The UK is faced with a housing crisis. Home ownership is out of reach for many, with house prices rising faster than wages in every region. In Wales, we have an additional challenge in many of our rural and coastal areas, due to high percentages of housing stock being transferred into second homes and holiday lets. In some places, the concentration of second homes and holiday lets is so high, that it is having a corrosive effect on the local community and on the Welsh language. In our urban areas, housing developers build large-scale developments which are driven by the motive for maximum profit as opposed to community need – these are often priced out of reach for those who cannot put down a large deposit or pay high monthly mortgage payments.
The current alternative is rental, and affordable rental social housing is scarce. Since the right to buy policies of the 80s, the social housing stock has been decimated, whilst councils and national government have failed to rebuild and replenish to meet demand. Social housing is now only available in the most extreme cases, with tenants subject to ever increasing waiting times. Many households have been left with no choice but to rent privately – often paying much higher prices than they would for a mortgage.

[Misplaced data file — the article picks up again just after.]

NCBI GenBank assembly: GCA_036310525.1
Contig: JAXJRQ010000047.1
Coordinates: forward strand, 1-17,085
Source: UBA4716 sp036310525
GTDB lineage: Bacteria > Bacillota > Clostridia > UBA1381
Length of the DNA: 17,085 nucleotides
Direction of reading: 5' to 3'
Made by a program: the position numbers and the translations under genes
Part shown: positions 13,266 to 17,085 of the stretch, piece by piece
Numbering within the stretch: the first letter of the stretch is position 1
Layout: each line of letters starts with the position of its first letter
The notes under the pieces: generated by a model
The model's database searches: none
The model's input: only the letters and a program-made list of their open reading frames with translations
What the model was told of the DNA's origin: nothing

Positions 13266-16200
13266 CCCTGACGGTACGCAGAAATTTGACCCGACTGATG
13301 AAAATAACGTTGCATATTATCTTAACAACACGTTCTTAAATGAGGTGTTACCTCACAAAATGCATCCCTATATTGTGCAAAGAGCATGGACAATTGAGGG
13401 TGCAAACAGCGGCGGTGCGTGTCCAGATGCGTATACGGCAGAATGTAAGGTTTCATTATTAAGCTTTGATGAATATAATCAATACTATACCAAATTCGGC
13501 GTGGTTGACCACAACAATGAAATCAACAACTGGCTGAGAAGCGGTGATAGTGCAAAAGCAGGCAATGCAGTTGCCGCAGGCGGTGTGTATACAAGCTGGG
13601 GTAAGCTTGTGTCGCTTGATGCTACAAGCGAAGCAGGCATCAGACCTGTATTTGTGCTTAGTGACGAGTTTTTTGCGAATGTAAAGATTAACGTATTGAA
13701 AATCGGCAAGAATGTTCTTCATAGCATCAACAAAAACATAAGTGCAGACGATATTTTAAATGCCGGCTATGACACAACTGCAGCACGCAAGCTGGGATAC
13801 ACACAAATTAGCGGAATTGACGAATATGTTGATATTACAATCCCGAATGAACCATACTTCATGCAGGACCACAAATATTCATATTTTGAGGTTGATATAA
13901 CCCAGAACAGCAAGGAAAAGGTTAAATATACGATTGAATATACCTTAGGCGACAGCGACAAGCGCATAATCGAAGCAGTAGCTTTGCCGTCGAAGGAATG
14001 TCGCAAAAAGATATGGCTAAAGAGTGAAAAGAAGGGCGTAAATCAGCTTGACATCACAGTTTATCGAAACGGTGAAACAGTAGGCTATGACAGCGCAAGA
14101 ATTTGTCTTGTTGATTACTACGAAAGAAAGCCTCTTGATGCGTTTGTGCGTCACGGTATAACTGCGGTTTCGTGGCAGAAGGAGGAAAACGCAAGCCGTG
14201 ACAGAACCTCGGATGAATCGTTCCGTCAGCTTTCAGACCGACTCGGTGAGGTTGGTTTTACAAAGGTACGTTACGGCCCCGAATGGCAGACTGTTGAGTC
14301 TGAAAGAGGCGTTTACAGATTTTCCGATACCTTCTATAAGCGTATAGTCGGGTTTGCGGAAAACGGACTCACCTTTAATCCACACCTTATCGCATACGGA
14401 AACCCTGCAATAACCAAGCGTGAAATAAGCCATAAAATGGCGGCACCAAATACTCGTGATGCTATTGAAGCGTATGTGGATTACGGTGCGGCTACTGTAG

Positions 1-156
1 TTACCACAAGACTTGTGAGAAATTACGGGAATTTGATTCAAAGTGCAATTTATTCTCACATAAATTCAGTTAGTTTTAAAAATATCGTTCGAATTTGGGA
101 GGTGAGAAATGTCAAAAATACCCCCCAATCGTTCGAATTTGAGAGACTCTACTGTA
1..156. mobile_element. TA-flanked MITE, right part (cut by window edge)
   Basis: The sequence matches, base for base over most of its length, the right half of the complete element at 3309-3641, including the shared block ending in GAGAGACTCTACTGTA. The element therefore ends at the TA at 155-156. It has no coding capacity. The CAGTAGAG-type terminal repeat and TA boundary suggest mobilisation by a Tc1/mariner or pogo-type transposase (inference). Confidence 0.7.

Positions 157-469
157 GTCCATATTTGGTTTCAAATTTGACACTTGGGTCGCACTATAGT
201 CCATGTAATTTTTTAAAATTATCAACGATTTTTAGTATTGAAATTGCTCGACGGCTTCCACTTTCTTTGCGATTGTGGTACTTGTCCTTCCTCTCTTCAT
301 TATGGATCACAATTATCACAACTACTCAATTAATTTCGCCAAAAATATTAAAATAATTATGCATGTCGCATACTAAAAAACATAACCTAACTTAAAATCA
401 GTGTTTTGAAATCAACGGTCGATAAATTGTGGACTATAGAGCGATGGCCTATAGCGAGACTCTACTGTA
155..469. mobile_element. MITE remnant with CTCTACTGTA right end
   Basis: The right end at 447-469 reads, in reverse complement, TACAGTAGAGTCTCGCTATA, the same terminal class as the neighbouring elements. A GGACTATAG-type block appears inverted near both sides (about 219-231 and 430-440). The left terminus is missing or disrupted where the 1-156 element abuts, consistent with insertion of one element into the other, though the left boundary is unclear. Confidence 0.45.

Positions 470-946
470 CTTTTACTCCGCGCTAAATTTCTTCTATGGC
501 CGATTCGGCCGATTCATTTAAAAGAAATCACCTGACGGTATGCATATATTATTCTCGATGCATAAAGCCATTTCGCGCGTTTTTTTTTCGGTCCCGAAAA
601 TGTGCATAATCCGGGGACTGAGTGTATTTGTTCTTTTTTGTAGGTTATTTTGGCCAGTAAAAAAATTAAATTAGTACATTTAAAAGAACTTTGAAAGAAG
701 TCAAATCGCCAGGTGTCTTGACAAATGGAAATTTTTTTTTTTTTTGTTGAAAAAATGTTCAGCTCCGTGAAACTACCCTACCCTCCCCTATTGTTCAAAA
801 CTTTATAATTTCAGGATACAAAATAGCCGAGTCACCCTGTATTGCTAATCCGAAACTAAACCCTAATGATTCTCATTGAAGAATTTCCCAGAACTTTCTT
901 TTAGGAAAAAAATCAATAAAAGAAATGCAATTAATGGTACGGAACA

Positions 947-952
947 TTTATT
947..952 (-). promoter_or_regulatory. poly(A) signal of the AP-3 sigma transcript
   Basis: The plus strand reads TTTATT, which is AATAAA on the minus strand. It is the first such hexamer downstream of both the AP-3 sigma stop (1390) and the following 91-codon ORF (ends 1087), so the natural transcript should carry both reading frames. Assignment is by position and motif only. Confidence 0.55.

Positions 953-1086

Community-led housing offers a solution for people struggling to access affordable housing in the current system. Offering different tenures and living approaches, the community can choose the model that best suits their needs and affordability.
Benefits of community-led housing
- Increases the supply of affordable homes for local people to meet housing needs
- Unlocks smaller and rural exception sites
- Increases community relations and resilience
- Reduces isolation and loneliness in residents
- Improves skills and confidence of community groups/organisations